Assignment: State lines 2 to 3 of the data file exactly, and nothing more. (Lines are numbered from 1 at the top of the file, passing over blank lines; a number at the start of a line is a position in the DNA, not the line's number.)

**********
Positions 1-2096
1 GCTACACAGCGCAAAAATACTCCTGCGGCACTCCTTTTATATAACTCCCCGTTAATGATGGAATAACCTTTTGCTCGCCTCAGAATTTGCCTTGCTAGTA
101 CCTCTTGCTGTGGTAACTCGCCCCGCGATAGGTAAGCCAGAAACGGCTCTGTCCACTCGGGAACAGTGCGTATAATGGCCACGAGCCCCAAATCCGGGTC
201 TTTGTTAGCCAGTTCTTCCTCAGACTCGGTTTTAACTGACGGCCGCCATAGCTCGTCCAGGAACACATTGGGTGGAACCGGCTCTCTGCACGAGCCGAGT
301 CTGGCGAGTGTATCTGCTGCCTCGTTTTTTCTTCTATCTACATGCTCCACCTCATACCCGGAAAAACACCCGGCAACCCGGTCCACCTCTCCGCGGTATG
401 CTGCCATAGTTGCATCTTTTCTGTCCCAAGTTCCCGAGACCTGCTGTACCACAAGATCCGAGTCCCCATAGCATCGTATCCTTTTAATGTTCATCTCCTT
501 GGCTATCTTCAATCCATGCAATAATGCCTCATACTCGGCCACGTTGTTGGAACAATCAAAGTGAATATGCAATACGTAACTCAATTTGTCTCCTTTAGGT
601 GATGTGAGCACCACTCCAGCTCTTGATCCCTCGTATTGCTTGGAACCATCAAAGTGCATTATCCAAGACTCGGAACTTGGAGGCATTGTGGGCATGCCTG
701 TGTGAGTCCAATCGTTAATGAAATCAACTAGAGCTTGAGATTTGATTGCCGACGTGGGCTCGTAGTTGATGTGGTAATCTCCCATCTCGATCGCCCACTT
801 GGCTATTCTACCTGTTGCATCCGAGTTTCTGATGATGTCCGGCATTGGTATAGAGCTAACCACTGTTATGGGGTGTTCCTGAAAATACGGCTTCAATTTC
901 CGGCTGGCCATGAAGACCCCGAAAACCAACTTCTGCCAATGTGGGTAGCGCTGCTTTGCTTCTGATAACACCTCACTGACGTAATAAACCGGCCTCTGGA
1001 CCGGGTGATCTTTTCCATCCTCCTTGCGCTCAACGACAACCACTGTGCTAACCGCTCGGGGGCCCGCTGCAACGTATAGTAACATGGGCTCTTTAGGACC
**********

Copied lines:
1 GCTACACAGCGCAAAAATACTCCTGCGGCACTCCTTTTATATAACTCCCCGTTAATGATGGAATAACCTTTTGCTCGCCTCAGAATTTGCCTTGCTAGTA
101 CCTCTTGCTGTGGTAACTCGCCCCGCGATAGGTAAGCCAGAAACGGCTCTGTCCACTCGGGAACAGTGCGTATAATGGCCACGAGCCCCAAATCCGGGTC